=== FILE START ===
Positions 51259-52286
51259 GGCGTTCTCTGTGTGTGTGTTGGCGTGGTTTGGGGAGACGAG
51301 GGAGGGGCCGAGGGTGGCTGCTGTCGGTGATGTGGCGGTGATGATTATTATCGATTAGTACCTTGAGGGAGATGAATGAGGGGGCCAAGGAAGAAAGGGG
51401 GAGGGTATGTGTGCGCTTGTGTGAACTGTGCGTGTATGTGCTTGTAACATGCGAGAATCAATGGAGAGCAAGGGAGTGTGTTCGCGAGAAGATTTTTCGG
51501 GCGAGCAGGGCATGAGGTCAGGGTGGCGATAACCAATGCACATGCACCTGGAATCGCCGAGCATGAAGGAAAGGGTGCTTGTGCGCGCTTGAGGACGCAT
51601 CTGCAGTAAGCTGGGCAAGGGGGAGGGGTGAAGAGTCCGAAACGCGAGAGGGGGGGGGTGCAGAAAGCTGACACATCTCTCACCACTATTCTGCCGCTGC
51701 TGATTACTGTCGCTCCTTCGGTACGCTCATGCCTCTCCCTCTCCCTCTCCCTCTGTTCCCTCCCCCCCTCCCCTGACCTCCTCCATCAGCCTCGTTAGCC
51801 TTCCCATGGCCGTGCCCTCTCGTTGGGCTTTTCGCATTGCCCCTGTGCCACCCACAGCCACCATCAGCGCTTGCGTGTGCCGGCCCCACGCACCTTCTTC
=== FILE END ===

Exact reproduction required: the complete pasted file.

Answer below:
Positions 51259-52286
51259 GGCGTTCTCTGTGTGTGTGTTGGCGTGGTTTGGGGAGACGAG
51301 GGAGGGGCCGAGGGTGGCTGCTGTCGGTGATGTGGCGGTGATGATTATTATCGATTAGTACCTTGAGGGAGATGAATGAGGGGGCCAAGGAAGAAAGGGG
51401 GAGGGTATGTGTGCGCTTGTGTGAACTGTGCGTGTATGTGCTTGTAACATGCGAGAATCAATGGAGAGCAAGGGAGTGTGTTCGCGAGAAGATTTTTCGG
51501 GCGAGCAGGGCATGAGGTCAGGGTGGCGATAACCAATGCACATGCACCTGGAATCGCCGAGCATGAAGGAAAGGGTGCTTGTGCGCGCTTGAGGACGCAT
51601 CTGCAGTAAGCTGGGCAAGGGGGAGGGGTGAAGAGTCCGAAACGCGAGAGGGGGGGGGTGCAGAAAGCTGACACATCTCTCACCACTATTCTGCCGCTGC
51701 TGATTACTGTCGCTCCTTCGGTACGCTCATGCCTCTCCCTCTCCCTCTCCCTCTGTTCCCTCCCCCCCTCCCCTGACCTCCTCCATCAGCCTCGTTAGCC
51801 TTCCCATGGCCGTGCCCTCTCGTTGGGCTTTTCGCATTGCCCCTGTGCCACCCACAGCCACCATCAGCGCTTGCGTGTGCCGGCCCCACGCACCTTCTTC